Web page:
Iron Workers District Council of the Pacific Northwest;local Union No. 29, of the Internationalassociation of Bridge, Structural Andornamental Iron Workers, Petitioners, v. National Labor Relations Board, Respondent.national Labor Relations Board, Petitioner, v. Iron Workers District Council of the Pacific Northwest;local Union No. 29, of the Internationalassociation of Bridge, Structural Andornamental Iron Workers, Respondents, 913 F.2d 1470 (9th Cir. 1990)Annotate this Case
Victor J. Van Bourg and Paul D. Supton, Van Bourg, Weinberg, Roger & Rosenfeld, San Francisco, Cal., for petitioners/cross-respondents.
Frederick C. Havard and John Fawley, N.L.R.B., Washington, D.C., for respondent/cross-petitioner.
Lewis K. Scott, Spears, Lubersky, Bledsoe, Anderson, Young & Hilliard, Portland, Or., for intervenor.
Petition for Review and Application for Enforcement of an Order of the National Labor Relations Board.
Before HALL, THOMPSON and LEAVY, Circuit Judges.
DAVID R. THOMPSON, Circuit Judge:
The petitioners have filed a petition for review, and the respondent has filed a cross-application for enforcement, of an Order of the National Labor Relations Board ("Board"). The Order was entered pursuant to the Board's decision that the petitioners, Iron Workers District Council of the Pacific Northwest ("district council") and Local Union No. 29 of the International Association of Bridge, Structural and Ornamental Iron Workers ("Local 29"), committed unfair labor practices in attempting to get the charging party, Hoffman Construction Company of Oregon ("Hoffman"), to agree to a subcontracting agreement. The subcontracting agreement would have required Hoffman, a general contractor, to hire only subcontractors who had a contract with the union. Hoffman was granted leave to intervene. We have jurisdiction under 29 U.S.C. § 160(e), (f). We affirm the decision and enforce the Order.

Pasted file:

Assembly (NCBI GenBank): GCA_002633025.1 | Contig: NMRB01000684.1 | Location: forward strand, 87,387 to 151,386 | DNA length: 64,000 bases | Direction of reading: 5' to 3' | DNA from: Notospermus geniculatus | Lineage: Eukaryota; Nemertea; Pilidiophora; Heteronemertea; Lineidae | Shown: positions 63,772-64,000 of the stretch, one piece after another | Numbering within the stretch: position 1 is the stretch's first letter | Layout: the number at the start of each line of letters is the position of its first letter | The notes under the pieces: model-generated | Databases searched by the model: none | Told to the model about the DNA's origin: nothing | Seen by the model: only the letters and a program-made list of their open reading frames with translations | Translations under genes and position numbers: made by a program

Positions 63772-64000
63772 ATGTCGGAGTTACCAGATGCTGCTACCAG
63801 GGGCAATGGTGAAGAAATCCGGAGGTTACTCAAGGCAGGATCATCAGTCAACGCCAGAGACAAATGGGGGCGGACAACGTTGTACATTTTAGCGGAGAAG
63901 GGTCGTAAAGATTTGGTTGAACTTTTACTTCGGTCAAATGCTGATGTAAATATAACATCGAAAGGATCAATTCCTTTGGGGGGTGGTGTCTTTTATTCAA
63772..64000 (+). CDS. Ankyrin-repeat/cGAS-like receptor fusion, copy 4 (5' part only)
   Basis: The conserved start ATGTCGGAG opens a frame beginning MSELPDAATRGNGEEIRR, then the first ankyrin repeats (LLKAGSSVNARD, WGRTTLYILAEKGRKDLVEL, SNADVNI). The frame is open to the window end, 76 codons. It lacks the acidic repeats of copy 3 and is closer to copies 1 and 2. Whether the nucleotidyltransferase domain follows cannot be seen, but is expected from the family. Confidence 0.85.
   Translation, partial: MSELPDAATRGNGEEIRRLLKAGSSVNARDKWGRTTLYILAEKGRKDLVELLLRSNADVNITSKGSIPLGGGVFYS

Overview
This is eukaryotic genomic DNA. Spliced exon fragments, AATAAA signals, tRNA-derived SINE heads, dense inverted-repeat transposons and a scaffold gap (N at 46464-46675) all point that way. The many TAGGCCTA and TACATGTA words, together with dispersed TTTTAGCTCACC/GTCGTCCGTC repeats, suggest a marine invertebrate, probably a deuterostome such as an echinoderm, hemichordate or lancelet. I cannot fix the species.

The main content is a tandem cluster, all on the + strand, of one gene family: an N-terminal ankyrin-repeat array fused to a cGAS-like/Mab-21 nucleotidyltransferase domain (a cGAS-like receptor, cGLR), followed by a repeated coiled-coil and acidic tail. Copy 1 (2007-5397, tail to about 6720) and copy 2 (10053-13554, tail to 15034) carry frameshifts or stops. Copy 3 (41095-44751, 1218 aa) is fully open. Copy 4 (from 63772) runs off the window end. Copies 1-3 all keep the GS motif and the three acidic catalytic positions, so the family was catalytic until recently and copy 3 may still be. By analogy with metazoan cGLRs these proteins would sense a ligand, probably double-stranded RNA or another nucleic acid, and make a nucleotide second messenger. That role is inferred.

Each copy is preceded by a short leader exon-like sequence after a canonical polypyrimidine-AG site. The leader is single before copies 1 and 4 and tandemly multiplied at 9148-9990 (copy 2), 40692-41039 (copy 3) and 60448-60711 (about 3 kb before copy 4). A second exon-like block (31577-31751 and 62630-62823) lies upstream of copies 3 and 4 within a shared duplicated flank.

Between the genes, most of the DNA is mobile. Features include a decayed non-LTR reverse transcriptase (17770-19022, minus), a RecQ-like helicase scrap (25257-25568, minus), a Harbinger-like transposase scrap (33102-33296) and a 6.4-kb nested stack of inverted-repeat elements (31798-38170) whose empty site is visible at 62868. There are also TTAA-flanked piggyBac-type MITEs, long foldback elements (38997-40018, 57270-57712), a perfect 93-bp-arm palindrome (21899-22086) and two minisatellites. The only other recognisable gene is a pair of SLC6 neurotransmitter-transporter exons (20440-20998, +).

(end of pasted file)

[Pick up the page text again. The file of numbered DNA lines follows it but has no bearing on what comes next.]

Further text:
Between July 1, 1983 and June 30, 1986 the Oregon-Columbia Chapter, Associated General Contractors of America, Inc., an employer's group of general contractors, and Local 29 which is affiliated with the district council, were parties to a collective-bargaining agreement. On May 1, 1985 Hoffman and Local 29 entered into a compliance agreement by which Hoffman agreed to be bound by most terms and conditions of the collective-bargaining agreement. Wayne Thomas, Hoffman's employee relations manager, represented Hoffman during negotiations leading to this compliance agreement.